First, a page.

Europe close: Stocks dip amid weak PMIs, rising bond yields
European equities dropped into the red on Monday despite a positive start, as a raft of manufacturing surveys across the continent continued to paint a gloomy picture.
Rising government bond yields meanwhile added to the selling pressure.
The Europe Stoxx 600 index was down 1.03% at 445.59, the German Dax fell 0.91% to 15,247.21 and the FTSE Mib lost 1.39% to 27,849.65.
Yields on the benchmark 10-year Bund rose eight basis points to 2.927%, the euro retreated below 1.05 versus the U.S. dollar and Brent futures slipped back towards $90 a barrel.
Paolo Grignani, economist at Oxford Economics, said Monday's data confirmed the "dire outlook" for the Eurozone's industrial sectors, with the headline manufacturing PMI for the single-currency area falling to 43.4 in September, down from 43.5 in August and in line with the flash estimate.
In terms of individual nations, the survey results were revised down in Germany and up in France, compared with flash estimates; while in Italy and Spain, where there was no flash estimate, the PMIs improved modestly on the previous month. Nevertheless, all areas remained well below the key 50-point level which separates growth from contraction.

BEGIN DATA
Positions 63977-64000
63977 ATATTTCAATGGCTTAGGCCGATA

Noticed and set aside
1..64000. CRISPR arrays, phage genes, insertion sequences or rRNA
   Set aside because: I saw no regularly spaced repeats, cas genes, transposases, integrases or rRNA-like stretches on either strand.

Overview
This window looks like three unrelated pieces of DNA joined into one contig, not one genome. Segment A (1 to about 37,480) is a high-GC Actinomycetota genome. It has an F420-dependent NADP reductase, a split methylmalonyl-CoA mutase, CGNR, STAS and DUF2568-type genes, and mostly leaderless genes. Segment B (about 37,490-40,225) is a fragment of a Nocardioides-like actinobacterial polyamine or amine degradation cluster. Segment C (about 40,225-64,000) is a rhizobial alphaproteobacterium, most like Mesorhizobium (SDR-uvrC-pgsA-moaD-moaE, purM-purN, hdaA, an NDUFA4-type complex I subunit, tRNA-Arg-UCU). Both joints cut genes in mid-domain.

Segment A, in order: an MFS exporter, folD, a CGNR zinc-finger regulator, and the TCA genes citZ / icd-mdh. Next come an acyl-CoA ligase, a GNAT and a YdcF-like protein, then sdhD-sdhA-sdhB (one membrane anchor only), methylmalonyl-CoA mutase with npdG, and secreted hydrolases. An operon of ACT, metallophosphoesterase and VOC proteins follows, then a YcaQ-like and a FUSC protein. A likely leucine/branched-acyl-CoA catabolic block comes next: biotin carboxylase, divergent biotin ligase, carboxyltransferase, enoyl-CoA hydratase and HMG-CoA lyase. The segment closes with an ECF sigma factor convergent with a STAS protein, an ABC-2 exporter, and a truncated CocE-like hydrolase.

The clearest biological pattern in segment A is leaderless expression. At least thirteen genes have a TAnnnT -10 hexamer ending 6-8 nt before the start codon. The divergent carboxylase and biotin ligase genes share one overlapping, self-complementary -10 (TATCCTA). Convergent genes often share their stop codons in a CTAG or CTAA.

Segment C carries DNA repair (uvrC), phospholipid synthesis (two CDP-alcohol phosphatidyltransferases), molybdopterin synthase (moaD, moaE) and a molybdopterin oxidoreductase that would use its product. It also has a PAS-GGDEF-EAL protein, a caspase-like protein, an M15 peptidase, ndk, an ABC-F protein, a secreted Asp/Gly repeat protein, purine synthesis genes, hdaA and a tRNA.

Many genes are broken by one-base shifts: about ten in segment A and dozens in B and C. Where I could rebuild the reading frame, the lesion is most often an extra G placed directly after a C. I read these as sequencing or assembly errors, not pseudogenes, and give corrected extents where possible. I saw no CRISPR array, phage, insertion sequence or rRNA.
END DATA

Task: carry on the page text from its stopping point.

The sector is in a deep downturn, with most countries' manufacturing PMIs in contractionary territory. Output and new orders are falling, as well as employment expectations," Grignani said.
"These readings support our expectation of a contraction in the eurozone manufacturing sector in both Q3 and Q4 2023. But signs that the sector is bottoming out are increasing, suggesting that the modest recovery we expect for 2024 is still on the table."
Stocks had opened higher initially as investors reacted to the news that the US government narrowly avoided a shutdown, passing a 45-day Continuing Resolution that shifts the funding deadline to 17 November.
In company news, BAE Systems shares rose after the defence giant signed a £4bn submarine contract for the Aukus security pact with Australia and the US.
French media group Vivendi was performing well after Barclays upgraded the stock to 'overweight'.
Financial stocks were under the weather, with Allianz, Santander, AXA and Deutsche Borse trading in the red.